By Mary Pletsch 26 Apr 2018 no comment 671 Views
Most people don’t think of gardeners as athletes. Gardening might not be a “sport,” but when you consider what’s involved—all the lifting, hoeing, digging, kneeling and raking—gardening is definitely a physical activity. Like all physical activity, there are great health rewards, but also a risk of injury if proper precautions aren’t taken.
Follow these seven tips to reap the benefits of getting active without aches and pains.
Kneel to weed and plant. Bending and squatting can strain your back, neck and leg muscles. A mat or kneepads can make kneeling more comfortable.
Use long-handled tools. Long-handled tools help you to avoid the need to bend forwards or sideways as you work, minimizing the risk of strain to your lower back and neck.
Change hands frequently. Changing hands prevents muscle strain on one side of the body.
Posture matters. When you’re raking and hoeing, stand as straight as possible, with your head upright. Pause every few minutes to stretch.
Do the scissors pose. When you rake, stand with your left leg forward and your right leg back. Switch every few minutes. This pose makes it harder to bend and twist—the easiest way to give yourself a sore back.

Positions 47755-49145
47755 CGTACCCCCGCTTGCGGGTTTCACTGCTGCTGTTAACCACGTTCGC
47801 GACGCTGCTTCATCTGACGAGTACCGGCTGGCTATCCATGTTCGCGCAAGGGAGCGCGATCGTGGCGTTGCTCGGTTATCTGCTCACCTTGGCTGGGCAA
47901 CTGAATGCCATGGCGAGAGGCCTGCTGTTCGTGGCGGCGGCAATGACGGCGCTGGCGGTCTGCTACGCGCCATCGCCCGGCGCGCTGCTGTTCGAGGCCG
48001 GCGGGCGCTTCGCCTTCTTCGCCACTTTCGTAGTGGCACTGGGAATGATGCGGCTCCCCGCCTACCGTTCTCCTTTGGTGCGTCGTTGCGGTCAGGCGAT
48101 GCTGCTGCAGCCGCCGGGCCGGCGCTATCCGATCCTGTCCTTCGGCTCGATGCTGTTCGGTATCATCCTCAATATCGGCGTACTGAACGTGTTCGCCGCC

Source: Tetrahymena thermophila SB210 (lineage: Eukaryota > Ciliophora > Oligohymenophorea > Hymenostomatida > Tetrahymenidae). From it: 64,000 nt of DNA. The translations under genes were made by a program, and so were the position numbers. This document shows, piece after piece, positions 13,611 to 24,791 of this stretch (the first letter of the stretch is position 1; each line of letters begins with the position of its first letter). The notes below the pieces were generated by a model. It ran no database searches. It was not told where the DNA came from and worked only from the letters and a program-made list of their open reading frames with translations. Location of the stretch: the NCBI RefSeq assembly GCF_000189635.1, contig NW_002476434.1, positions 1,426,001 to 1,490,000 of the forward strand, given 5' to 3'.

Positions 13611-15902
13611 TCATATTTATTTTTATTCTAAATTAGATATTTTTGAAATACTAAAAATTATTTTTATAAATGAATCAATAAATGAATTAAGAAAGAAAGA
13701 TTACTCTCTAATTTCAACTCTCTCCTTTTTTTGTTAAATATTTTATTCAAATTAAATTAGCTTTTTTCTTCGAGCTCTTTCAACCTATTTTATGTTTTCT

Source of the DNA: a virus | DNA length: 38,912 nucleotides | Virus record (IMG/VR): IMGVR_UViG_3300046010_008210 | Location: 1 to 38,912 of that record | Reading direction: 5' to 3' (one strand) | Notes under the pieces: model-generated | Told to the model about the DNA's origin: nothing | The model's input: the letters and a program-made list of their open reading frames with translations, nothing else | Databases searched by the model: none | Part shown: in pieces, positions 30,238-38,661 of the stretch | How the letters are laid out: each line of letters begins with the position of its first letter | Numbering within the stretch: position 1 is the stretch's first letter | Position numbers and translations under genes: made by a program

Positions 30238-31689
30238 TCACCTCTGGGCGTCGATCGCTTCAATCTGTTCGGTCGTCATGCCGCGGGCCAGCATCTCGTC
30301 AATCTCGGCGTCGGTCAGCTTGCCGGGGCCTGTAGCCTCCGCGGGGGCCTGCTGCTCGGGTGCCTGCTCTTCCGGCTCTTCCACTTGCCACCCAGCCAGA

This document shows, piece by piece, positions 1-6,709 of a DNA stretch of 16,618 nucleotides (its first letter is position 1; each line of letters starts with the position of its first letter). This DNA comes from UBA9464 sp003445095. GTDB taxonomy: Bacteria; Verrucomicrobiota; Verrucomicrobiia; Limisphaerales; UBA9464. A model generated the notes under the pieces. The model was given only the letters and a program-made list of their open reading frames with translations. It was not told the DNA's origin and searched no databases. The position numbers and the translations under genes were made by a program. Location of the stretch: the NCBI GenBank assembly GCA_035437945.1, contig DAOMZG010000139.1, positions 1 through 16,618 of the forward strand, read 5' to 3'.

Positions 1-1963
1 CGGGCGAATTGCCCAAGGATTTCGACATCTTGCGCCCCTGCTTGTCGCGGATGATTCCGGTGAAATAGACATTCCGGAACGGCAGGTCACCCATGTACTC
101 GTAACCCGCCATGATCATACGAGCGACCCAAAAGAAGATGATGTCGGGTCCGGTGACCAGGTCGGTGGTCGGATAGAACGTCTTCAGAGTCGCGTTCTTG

Take breaks. Like any physical activity, when you are tired, it is time to rest. Stay hydrated. Don’t “race.” Take the time you need to be comfortable and safe.
Stretch before you start gardening, and take some time to cool down when you finish. Repeat the stretches or take a walk around the block.
If you feel pain in your neck, back, or anywhere else that is painful enough to interfere with your everyday activities or persists longer than a few days, call Sheppard Chiropractic and Laser Healing at (506) 635-8182 or (506) 847-7172.
Finally, if you receive regular chiropractic maintenance care, your body will be functioning at its best when you go to do your gardening. Also, you will be more flexible, which will help minimize your risk of injury.